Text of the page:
I interpret level 5 as intentionally sliding the rear a little, basically braking while turning just past the point where the car is balanced and now the rear is slipping more than the front. This induces some yaw in the car, which helps it to rotate more than it would naturally do, allowing you to straighten the wheel more after the apex (which means you can actually apex a little earlier, while still getting on the gas at the same time and still making the exit). The trick here is keeping the car on the knife edge of not over-rotating and losing too much speed, or losing control entirely, while still inducing as much yaw as possible.


      2. It’s confusing because “trail-braking” is used to describe two separate by related phenomena (1) extending the braking zone into the corner (2) rotating the car. For this reason, the Skip Barber School calls (2) “brake turning”.

        Level 5 is a game of “throw and catch”. The throw is having more slip at the rear than the front and the catch is unwinding the wheel to recover the slide. The goal is to get the wheels as straight as possible before the apex. The sooner you can get the drive wheels pointed at the exit, the sooner you can get on throttle.


      3. So far I’ve only had one blissful moment, heading in to Turn 15 at COTA, where I could feel the rear slipping around and (most importantly and underemphasized IMO) I was comfortable enough with it that I didn’t try to catch it, just straightened the wheel a bit and let the car do its thing. If I could do that to some extent on each and every turn, I’d be a very happy driver.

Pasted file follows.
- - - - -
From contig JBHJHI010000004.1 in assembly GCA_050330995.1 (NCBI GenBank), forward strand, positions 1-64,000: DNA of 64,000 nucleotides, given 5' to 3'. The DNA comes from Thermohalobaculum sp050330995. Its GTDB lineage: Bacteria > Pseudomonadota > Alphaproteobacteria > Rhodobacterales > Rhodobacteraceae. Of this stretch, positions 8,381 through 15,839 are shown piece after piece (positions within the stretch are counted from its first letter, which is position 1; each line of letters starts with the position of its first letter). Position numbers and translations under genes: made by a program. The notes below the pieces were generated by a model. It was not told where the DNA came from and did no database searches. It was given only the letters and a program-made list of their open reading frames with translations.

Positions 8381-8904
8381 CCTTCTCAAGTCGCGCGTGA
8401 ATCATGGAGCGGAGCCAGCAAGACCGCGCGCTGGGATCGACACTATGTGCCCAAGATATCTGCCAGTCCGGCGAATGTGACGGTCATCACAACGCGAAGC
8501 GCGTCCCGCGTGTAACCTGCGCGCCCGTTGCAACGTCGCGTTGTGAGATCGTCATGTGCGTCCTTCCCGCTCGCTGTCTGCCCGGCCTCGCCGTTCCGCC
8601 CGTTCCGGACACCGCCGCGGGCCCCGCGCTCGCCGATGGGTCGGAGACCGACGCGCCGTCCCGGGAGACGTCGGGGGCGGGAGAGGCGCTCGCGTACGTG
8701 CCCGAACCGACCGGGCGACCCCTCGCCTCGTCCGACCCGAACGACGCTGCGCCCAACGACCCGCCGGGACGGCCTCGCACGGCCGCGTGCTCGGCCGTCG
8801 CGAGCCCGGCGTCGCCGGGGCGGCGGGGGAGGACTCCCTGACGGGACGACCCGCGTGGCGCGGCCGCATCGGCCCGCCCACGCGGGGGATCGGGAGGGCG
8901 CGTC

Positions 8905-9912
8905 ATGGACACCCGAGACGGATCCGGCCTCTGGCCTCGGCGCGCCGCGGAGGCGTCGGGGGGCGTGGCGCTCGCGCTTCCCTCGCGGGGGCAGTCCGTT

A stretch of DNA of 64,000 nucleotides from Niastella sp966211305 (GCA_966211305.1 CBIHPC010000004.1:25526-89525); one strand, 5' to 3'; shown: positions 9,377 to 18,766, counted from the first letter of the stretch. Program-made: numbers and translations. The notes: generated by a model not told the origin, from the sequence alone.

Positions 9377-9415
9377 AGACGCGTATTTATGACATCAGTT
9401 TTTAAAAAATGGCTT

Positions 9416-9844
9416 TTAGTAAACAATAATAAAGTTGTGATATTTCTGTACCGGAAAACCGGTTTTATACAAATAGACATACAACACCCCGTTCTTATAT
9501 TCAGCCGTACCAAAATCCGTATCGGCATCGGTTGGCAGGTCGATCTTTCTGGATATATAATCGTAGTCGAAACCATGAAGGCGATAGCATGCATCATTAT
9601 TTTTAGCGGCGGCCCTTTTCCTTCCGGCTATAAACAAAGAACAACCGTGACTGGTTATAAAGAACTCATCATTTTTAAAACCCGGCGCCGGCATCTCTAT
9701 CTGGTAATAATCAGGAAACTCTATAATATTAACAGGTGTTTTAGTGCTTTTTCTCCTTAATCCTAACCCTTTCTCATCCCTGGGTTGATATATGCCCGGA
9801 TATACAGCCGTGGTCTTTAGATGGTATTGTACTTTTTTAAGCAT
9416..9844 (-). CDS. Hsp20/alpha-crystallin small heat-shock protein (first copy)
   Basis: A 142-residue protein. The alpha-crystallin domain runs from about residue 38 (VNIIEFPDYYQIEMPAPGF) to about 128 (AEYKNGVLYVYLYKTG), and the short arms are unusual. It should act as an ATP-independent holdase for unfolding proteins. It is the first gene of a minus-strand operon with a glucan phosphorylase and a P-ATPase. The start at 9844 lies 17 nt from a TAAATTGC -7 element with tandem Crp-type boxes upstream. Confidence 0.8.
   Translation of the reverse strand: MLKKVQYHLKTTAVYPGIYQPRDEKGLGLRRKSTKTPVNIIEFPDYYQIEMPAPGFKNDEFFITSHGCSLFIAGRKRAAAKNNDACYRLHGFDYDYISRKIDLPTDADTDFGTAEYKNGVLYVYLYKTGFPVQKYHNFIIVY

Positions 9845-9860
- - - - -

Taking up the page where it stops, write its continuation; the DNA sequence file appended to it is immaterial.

3. I think something little talked about but makes a huge step in moving from advanced to expert is feeling the G forces on your body under braking rather than trying to feel the pedal pressure. This is especially important in cars where the pedal is soft or has tons of travel. Also by feeling the G forces, it tells your body how much you need to brake and is a good indication of how smooth you are.

    I’m just starting to learn this and it finally feesl like I’m learning how to reach that next level because I was practicing the wrong thing before.


  4. Jason’s excellent description reminds me of “Zero Steer” from the book “Optimum Drive.” I am still in search of Zero Steer but am heading in the right direction.


    1. Everyone should read Optimum Drive. Probably the most thought-provoking driving book I’ve read. I actually listened to it as an audible book.


  5. I just completed the Lucas advanced school at Sebring. Their primary goal was to teach us to use the brakes to rotate the car. Post session data review was very informative; they showed me that the 4 seconds a lap I was losing to the leaders was all in the braking pre-midcorner.


    1. What was your impression of the school? Time and money well spent? Care to write an article about it? I think lots of YSAR readers are interested in racing schools (including me).